Unions back climate strike for jobs and secure future

The union turnout on 20 September was a crucial step towards putting jobs and workers’ rights at the centre of the climate fight.

School climate strikers made a decisive shift following the election to reach out to unions and workers, adopting a demand for a just transition and secure, clean jobs.

In Sydney, the biggest union contingents were from the university education union, with hundreds of staff joining a feeder march from Sydney Uni, UTS and the University of Notre Dame. UNSW, Western Sydney Uni and Macquarie Uni also had their own contingents. There are now rank-and-file climate staff groups at most of the big universities in Sydney. 

One of the highlights was the speech from the stage by maritime unionist Tommy-John Herbert. He told the crowd, “The MUA is currently fighting for an offshore wind project off the coast of Gippsland Victoria that has the power to bring hundreds of jobs to unemployed seafarers, hundreds of jobs to construction workers.

“In the Hunter Valley the government is desperately trying to keep the Liddell power station going, they could invest that money in renewable energy and retraining those workers. We need tens of thousands of those jobs.”

He was on strike over enterprise bargaining, along with others from Hutchison who attended.

The national secretary of the electricians’ union also spoke and called for “the government to invest in renewables” and “job security and a secure future” for workers transitioning from jobs in coal.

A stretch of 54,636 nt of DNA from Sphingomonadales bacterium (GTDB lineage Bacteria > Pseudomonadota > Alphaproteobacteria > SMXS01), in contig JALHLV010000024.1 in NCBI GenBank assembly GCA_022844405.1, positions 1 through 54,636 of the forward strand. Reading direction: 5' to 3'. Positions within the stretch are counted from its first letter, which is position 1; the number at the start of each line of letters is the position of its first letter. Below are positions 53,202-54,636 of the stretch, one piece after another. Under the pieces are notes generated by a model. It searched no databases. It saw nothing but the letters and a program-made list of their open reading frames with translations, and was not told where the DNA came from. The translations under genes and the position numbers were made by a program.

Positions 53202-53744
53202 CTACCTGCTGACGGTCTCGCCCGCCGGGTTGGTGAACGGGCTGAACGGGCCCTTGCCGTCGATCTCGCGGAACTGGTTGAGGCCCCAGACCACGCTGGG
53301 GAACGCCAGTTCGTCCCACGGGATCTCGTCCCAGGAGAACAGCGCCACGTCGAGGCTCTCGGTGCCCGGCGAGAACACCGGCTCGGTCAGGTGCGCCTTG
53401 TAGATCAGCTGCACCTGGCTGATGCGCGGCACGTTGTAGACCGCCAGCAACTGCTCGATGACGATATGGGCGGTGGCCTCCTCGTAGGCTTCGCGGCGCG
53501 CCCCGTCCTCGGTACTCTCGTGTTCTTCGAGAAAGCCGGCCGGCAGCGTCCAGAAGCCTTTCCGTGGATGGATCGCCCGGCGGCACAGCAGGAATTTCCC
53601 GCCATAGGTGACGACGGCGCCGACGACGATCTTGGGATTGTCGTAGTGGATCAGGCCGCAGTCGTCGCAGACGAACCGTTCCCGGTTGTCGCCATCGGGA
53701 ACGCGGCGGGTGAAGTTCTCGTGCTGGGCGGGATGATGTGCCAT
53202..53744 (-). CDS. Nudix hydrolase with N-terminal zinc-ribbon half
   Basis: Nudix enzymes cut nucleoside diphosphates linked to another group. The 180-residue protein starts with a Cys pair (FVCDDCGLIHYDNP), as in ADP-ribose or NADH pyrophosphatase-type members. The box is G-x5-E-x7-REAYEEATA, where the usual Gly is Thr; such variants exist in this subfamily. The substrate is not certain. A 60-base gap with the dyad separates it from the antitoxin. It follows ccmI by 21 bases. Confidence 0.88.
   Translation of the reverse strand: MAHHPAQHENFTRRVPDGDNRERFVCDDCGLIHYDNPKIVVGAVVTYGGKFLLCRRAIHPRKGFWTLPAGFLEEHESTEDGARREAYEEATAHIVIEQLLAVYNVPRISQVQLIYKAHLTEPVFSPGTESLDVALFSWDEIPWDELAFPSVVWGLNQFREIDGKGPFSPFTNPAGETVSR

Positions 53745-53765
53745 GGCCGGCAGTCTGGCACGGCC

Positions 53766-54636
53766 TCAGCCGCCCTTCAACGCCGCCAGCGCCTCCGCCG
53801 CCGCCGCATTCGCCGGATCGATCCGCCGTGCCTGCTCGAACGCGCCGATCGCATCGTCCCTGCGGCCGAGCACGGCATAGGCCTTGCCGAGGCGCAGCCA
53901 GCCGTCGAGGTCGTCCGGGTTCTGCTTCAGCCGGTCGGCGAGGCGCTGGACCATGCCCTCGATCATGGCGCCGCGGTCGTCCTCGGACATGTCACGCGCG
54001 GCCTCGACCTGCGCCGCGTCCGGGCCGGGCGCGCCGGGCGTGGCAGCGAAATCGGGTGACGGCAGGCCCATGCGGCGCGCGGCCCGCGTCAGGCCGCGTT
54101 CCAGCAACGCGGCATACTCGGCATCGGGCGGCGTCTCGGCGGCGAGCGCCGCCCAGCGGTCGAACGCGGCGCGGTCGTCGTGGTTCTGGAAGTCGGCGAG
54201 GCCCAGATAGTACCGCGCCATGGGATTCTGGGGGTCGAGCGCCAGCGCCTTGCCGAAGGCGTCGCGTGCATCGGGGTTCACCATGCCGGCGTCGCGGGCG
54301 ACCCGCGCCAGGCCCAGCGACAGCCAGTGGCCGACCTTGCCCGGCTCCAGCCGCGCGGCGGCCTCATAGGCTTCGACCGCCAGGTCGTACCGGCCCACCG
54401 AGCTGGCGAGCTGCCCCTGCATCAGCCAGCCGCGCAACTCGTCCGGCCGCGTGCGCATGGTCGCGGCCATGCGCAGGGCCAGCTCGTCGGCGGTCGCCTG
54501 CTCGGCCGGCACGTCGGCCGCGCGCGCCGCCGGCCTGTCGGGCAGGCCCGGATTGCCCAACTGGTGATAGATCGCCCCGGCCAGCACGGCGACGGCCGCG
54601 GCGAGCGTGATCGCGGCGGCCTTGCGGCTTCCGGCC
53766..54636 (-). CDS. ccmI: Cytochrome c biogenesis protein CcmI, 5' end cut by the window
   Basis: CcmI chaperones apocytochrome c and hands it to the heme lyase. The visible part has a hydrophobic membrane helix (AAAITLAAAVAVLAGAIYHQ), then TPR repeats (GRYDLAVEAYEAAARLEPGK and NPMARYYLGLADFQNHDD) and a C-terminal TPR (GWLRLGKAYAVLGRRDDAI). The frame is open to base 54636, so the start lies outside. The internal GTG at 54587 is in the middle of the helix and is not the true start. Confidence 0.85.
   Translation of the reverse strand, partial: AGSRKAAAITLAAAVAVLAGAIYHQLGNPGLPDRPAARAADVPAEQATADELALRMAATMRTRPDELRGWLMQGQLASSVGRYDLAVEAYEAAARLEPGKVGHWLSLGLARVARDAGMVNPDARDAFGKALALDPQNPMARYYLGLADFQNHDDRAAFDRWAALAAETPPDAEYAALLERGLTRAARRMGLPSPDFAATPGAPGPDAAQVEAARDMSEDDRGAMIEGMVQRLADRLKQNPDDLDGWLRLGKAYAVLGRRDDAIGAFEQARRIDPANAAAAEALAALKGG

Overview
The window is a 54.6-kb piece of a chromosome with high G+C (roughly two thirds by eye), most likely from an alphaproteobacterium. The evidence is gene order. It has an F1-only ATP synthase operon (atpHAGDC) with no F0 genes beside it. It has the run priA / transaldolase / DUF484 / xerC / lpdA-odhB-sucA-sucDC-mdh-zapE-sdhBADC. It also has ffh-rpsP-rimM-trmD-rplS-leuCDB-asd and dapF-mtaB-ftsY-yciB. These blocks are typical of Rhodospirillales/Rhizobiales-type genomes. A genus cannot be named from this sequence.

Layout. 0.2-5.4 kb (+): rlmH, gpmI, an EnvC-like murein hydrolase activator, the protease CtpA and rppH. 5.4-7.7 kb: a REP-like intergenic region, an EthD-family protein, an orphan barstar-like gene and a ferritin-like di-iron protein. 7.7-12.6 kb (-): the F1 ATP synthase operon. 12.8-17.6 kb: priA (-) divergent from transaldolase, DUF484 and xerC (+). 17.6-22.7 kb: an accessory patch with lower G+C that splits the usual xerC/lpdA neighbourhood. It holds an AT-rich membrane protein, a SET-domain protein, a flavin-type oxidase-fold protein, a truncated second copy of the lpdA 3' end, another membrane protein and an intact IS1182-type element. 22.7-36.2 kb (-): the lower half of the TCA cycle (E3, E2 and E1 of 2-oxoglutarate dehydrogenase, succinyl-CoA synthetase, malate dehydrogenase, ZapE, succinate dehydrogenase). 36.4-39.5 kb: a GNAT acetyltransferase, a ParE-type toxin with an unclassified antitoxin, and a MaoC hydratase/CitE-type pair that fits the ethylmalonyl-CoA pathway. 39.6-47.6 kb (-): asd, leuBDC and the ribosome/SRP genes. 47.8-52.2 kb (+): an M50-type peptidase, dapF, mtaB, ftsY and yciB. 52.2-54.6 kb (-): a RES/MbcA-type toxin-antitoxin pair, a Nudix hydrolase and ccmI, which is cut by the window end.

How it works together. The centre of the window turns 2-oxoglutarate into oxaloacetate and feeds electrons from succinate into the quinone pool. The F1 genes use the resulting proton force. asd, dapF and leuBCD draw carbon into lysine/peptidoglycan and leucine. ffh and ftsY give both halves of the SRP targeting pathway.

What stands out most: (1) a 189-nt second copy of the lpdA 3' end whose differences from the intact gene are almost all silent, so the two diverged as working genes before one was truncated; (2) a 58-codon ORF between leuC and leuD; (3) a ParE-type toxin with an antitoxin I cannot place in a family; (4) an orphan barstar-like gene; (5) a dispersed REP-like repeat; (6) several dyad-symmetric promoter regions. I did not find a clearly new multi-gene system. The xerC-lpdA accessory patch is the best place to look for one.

Fifty National Union of Workers members who were on strike from Fenner Dunlop voted to attend the Melbourne protest and one of them, John, addressed the rally. Farmworkers affected by climate change also shared the platform.

“Our work depends on the coal mining industry as we manufacture conveyer belts for coal mines”, John said.

“Me and my workmates care about better wages and conditions, but we also care about climate change. I know the work we do needs to move away from coal mining, but workers who work in these industries like me must have a say in what comes next. We need to make sure good, well-paid union jobs are at the centre of future clean industries.”

Victorian Trades Hall also organised a contingent of 150 workers to the Melbourne rally, which met with a university staff union contingent of another 100 people.

One group of workers at an organic foods warehouse managed to get their workplace shut down for the day to attend the Sydney rally.

The nurses’ union bussed in members. Cleaners, firefighters and teachers all had contingents as did workers from the community, transport, retail, bank and public sectors. 

The construction division of the CFMMEU brought 30-40 mostly delegates and members, as well as striking workers from GBAR. The union’s flags were prominently displayed near the front of the stage.


This was despite heavy pressure from the mining division of the union not to attend the rally—which stifled efforts to produce and distribute a leaflet supporting the rally and linking it to the fight against the Liberals’ Ensuring Integrity bill.